It can only help but it’s important that there is also state-level recognition and respect for these requirements. It ought not only be on the Feds to enforce the Constitution of our nation. It ought to be part of what our state Attorney General does, and it ought to be part of what our legislature takes into account when it passes laws. But they [the legislature] only seem to have an appetite for increasing punishment for the poor.

For example, last year, they passed a law to do drug testing of TANF beneficiaries, and the initial version of that law said that any person who did not pass the drug test would be disqualified. But then, our [implementing] agency passed rules saying that anyone in the family who was receiving benefits would also be disqualified. That wasn’t in the scope of the law, so we pushed back. You can see that there’s a default tendency to find a way to punish more poor people if you can get away with it, and that’s happening at the state level.

It seems on the national level that there is momentum between conservatives and progressives to reach a consensus to reform the criminal justice system? Have you seen that in Mississippi, and what would that compromise look like?

That’s interesting because [reform] has some momentum on the sentencing side. Last year, the high cost of incarceration reached a threshold of pain for our state leaders, and they started to look at ways to deal with non-violent offenders, particularly by resentencing or altering parole and probation rules for certain classes of offenders. They’re finding ways to lower the population in our prisons for non-violent offenders, and that’s kind of a remarkable step forward for our state. I’m very happy about it. It’s a small, but important, step.

So what are some of your upcoming fights and goals for the year?

We are very interested in putting some kind of uniform due process standards into place for school districts when dealing with discipline issues. This is how to root out systemic problems and how to make headway on our education and poverty challenges

We also are very interested in further pushing out an initiative we began about two years ago called the New Roots Credit Partnership. The program is an alternative to pay-day lending, and involves pairing public employers with banks and credit unions that offer saner alternatives to payday loans. [These alternatives have] lower interest rates, better repayment terms, and mechanisms that aren’t engineered to push people further into a hole. Those are probably the top two priorities.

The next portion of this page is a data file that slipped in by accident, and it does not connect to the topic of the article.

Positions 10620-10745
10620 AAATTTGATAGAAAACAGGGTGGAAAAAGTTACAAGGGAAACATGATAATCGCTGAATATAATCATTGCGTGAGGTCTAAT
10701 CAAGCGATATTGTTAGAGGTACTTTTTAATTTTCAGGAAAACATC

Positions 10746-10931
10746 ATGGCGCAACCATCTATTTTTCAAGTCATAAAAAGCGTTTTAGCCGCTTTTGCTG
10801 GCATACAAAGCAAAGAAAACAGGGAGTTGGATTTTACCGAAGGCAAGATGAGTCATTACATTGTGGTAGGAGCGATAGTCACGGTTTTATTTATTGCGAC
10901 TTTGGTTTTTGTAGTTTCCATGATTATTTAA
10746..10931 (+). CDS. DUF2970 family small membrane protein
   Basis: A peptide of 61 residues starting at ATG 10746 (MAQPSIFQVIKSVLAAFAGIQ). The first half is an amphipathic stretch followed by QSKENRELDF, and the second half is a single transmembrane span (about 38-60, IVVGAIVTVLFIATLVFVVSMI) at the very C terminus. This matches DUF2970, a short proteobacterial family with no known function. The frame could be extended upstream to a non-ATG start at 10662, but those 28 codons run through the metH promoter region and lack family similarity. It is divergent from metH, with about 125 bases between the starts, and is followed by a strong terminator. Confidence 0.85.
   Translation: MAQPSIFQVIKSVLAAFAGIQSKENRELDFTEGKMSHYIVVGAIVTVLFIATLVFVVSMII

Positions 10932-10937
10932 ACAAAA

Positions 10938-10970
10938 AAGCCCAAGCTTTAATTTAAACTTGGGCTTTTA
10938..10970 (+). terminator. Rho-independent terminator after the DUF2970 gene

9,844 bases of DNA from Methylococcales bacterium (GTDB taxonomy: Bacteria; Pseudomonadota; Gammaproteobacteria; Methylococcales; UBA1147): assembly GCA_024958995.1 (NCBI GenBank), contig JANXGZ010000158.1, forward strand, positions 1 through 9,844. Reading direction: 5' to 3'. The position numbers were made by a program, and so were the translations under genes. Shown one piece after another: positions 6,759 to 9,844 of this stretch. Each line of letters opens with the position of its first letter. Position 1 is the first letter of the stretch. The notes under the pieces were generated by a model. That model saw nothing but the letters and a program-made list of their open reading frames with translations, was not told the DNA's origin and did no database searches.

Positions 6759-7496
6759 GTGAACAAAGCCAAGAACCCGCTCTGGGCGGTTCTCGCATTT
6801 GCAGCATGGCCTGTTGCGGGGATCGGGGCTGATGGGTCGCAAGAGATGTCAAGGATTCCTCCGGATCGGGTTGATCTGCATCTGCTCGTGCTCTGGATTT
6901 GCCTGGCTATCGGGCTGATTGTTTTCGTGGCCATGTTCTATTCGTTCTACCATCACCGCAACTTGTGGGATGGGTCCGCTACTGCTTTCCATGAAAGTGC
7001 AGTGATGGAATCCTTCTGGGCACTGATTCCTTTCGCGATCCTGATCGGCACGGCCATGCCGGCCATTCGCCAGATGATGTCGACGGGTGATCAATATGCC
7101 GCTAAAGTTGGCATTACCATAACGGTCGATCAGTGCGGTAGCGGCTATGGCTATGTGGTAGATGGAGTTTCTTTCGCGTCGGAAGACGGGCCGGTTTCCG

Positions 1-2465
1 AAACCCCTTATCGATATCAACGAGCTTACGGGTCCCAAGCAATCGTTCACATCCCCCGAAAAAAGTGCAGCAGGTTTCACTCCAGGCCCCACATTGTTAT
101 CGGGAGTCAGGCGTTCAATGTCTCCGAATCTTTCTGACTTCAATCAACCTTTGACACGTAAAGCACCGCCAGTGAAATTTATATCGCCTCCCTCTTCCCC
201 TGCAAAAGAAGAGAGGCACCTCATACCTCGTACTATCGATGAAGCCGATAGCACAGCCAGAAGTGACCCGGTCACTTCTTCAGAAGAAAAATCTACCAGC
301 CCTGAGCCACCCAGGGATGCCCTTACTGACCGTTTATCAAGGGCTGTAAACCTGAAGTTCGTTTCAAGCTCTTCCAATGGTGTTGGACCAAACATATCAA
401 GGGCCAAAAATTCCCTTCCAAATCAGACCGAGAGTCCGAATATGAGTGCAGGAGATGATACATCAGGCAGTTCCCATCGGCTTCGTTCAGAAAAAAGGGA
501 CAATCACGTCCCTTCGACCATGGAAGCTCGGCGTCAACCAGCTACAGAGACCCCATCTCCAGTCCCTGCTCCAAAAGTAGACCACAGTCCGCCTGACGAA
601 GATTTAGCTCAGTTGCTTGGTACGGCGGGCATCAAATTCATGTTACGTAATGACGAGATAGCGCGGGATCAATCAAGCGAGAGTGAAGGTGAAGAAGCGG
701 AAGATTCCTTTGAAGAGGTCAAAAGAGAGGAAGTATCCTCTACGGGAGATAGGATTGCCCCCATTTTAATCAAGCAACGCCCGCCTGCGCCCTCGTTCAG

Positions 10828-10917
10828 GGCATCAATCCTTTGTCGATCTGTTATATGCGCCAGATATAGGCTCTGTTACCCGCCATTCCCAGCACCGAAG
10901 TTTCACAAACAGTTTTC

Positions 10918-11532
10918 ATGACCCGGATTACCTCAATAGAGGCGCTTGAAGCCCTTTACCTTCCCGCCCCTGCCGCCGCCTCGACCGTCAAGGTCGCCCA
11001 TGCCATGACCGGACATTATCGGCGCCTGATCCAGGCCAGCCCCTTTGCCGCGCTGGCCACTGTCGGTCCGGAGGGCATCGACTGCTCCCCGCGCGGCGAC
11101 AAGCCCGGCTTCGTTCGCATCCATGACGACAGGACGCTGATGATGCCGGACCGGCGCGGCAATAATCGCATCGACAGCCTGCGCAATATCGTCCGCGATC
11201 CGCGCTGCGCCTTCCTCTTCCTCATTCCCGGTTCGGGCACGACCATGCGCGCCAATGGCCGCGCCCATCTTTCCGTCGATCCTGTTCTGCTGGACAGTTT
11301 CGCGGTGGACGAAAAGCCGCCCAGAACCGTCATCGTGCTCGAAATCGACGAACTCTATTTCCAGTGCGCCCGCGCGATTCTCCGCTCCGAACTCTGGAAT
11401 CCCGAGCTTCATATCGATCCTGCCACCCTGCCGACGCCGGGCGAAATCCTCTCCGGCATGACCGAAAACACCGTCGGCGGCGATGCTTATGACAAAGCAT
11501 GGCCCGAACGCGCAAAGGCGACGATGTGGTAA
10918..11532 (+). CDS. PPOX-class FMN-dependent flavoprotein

The answer to homelessness? Reliable employment.

This week, the city of Boston conducted its annual Homeless Census, during which teams of volunteers spanned the city and counted the number of people living on the streets, in shelters, or transitional housing. Data from the annual count is used to make decisions about where to spend scarce resources to reduce and prevent homelessness among individuals and families.

The quick and obvious answer to the question of how to address homelessness is to provide permanent housing to those who need it. A New Yorker article published last fall about Utah’s wildly successfully policy of giving housing to people who are homeless went viral on social media. Last month, Seattle officials announced plans to open three “tent cities” to provide shelter to people who are homeless. In addition, President Obama’s plan to end homelessness among veterans has had success, in part, because of its focus on immediately placing people who are homeless into permanent housing without requiring them to first complete an alcohol or drug treatment program.

The ultimate solution must include reforms that will prevent people from becoming homeless in the first place.

There is no question that one of the keys to reducing homelessness among individuals and families is to provide them with housing. But much like health reform advocates known as “upstreamists” want to see health insurers pay for prevention initiatives that will keep people healthy, those working to end homelessness know that the ultimate solution must include reforms that will prevent people from becoming homeless in the first place.